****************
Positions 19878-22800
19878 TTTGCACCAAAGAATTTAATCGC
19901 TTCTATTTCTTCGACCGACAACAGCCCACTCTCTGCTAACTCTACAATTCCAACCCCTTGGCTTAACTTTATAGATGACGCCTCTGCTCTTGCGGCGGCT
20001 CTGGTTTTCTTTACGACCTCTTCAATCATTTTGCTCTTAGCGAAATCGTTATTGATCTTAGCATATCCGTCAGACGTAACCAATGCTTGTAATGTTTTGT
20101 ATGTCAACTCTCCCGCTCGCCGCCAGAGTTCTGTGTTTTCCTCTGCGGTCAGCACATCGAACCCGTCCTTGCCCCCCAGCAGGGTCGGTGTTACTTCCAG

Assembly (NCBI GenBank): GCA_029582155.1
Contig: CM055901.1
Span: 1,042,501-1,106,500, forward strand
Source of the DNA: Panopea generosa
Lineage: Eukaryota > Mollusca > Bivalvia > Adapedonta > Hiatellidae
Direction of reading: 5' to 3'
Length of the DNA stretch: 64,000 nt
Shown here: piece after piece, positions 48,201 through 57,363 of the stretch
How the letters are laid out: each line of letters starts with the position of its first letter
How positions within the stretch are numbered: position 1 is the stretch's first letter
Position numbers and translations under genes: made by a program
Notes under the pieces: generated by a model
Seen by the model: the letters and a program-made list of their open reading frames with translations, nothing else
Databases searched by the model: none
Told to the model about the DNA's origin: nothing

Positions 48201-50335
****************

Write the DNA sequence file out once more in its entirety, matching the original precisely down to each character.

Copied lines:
Positions 19878-22800
19878 TTTGCACCAAAGAATTTAATCGC
19901 TTCTATTTCTTCGACCGACAACAGCCCACTCTCTGCTAACTCTACAATTCCAACCCCTTGGCTTAACTTTATAGATGACGCCTCTGCTCTTGCGGCGGCT
20001 CTGGTTTTCTTTACGACCTCTTCAATCATTTTGCTCTTAGCGAAATCGTTATTGATCTTAGCATATCCGTCAGACGTAACCAATGCTTGTAATGTTTTGT
20101 ATGTCAACTCTCCCGCTCGCCGCCAGAGTTCTGTGTTTTCCTCTGCGGTCAGCACATCGAACCCGTCCTTGCCCCCCAGCAGGGTCGGTGTTACTTCCAG

Assembly (NCBI GenBank): GCA_029582155.1
Contig: CM055901.1
Span: 1,042,501-1,106,500, forward strand
Source of the DNA: Panopea generosa
Lineage: Eukaryota > Mollusca > Bivalvia > Adapedonta > Hiatellidae
Direction of reading: 5' to 3'
Length of the DNA stretch: 64,000 nt
Shown here: piece after piece, positions 48,201 through 57,363 of the stretch
How the letters are laid out: each line of letters starts with the position of its first letter
How positions within the stretch are numbered: position 1 is the stretch's first letter
Position numbers and translations under genes: made by a program
Notes under the pieces: generated by a model
Seen by the model: the letters and a program-made list of their open reading frames with translations, nothing else
Databases searched by the model: none
Told to the model about the DNA's origin: nothing

Positions 48201-50335